Caguana Ceremonial Center

Sitting in the lush central mountain range of Puerto Rico (Borike), the ancestral home of the Boriken Taíno people, Caguana is the largest and most complex ceremonial site in the West Indies. Caguana Ceremonial Center consists of a large central plaza, a ceremonial dance area, ten rectangular earth-and-stone– lined ball courts and plazas and one circular plaza, as well as the remains of an oval-shaped structure and a sacred cemi mound. Ethno-historical accounts of early "explorers" noted that ceremonial sites like Caguana were places where highly important ceremonial ball games were held. Today, one can still see stone collars, elbow stones, and petroglyphs carved on perimeter stones. Caguana is today one of many sacred sites for the Taíno people.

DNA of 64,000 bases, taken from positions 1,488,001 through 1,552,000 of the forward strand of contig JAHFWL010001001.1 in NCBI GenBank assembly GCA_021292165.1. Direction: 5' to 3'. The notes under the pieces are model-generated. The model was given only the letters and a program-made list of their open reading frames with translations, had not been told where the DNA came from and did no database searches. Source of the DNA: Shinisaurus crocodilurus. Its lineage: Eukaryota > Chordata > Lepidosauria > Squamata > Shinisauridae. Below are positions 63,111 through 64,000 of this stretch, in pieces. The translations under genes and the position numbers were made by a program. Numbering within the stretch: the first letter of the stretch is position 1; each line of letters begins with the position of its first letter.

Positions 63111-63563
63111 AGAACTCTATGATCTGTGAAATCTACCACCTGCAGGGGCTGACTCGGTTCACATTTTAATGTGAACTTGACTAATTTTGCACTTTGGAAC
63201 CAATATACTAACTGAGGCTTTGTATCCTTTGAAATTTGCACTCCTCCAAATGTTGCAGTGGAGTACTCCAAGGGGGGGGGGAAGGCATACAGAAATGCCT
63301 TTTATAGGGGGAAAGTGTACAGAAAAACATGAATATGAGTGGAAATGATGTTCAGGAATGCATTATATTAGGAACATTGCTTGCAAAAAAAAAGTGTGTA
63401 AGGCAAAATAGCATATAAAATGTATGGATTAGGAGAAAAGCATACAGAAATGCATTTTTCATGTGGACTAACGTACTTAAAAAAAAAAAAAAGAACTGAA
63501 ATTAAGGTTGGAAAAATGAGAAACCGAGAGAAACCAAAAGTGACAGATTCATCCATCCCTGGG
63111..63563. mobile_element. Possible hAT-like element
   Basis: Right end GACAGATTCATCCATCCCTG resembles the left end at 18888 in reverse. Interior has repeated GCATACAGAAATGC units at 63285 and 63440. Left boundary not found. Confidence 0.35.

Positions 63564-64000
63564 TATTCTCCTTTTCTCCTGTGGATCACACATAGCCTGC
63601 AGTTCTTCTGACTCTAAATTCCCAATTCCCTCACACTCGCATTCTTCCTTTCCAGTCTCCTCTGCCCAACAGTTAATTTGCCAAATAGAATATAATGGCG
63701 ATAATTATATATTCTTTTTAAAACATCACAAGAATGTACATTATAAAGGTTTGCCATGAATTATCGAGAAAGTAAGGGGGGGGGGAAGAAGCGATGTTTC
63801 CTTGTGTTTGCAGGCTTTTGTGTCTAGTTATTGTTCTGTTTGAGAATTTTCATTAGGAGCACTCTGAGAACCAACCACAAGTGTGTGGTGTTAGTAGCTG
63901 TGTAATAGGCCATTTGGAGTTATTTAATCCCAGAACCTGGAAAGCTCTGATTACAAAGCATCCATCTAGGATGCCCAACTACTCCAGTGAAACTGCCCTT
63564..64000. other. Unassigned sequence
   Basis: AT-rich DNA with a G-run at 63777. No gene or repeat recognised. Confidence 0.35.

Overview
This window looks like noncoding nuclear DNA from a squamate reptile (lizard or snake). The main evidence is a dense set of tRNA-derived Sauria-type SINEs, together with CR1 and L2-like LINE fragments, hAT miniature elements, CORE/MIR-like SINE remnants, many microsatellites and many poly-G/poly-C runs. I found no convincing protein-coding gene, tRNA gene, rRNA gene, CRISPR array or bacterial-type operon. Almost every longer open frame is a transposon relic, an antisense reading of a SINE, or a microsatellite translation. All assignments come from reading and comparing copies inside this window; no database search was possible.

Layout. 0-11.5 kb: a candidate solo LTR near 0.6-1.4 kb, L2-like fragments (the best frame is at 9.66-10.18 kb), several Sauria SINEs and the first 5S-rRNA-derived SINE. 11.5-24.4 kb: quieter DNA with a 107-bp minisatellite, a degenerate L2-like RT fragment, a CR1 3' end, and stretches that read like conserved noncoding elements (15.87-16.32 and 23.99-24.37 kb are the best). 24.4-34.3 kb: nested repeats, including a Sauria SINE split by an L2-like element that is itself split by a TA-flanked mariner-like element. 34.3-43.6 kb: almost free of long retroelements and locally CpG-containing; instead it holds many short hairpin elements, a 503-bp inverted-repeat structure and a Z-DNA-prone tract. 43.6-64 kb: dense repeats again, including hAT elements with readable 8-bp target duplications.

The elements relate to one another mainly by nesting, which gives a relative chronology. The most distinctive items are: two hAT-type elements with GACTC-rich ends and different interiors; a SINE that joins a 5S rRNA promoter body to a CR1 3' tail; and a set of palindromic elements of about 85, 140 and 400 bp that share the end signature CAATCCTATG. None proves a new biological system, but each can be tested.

Because of its rich archaeological significance, Caguana became a National Historic Landmark in 1993. However, this designation has not prevented vandalism and tourist devastation to the ceremonial center. Now, the Taíno are calling upon the Puerto Rico government and the U.S. National Park Service to "ensure that any governmental projects promoting tourism go hand in hand with protecting and safeguarding the integrity of local Taíno culture, sacred sites and the environment. "

Read the full report written by DeAnna Rivera with UCTP President R. Mucaro Borrero and Grandmother Naniki Reyes Ocasio at the Sacred Lands Film Project.

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